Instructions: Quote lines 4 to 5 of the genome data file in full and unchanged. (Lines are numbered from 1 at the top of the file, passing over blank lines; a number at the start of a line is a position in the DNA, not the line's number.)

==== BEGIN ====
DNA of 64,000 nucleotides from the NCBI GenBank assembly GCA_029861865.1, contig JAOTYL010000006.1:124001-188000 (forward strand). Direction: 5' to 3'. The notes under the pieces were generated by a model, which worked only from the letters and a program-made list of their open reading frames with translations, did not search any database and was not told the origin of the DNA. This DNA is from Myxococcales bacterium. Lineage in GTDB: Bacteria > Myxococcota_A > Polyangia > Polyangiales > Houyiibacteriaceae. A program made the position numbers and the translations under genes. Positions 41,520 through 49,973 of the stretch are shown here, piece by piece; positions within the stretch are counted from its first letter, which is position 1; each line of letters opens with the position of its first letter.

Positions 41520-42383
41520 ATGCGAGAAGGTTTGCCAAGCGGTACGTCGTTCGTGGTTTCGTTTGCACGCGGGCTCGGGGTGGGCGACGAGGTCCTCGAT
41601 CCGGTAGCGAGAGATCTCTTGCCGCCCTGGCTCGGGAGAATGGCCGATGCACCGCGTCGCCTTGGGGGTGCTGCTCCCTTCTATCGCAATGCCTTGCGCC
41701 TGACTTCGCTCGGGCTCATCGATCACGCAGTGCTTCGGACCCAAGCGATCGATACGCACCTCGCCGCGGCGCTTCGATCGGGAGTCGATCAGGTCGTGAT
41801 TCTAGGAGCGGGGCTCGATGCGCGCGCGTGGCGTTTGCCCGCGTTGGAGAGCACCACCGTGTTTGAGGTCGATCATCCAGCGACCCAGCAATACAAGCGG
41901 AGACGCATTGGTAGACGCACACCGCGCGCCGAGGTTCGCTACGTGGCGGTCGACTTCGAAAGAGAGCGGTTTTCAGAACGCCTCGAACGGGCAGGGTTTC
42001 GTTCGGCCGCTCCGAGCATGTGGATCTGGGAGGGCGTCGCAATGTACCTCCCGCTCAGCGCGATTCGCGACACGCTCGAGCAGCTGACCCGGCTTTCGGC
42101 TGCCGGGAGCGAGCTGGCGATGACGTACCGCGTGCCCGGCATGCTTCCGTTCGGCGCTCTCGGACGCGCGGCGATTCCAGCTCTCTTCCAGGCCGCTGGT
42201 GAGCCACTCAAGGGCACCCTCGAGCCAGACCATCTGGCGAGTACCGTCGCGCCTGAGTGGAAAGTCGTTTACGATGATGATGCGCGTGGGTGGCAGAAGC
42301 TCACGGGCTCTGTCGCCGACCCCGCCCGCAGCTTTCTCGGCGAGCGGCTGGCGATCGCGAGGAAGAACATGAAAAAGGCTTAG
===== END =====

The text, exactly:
41601 CCGGTAGCGAGAGATCTCTTGCCGCCCTGGCTCGGGAGAATGGCCGATGCACCGCGTCGCCTTGGGGGTGCTGCTCCCTTCTATCGCAATGCCTTGCGCC
41701 TGACTTCGCTCGGGCTCATCGATCACGCAGTGCTTCGGACCCAAGCGATCGATACGCACCTCGCCGCGGCGCTTCGATCGGGAGTCGATCAGGTCGTGAT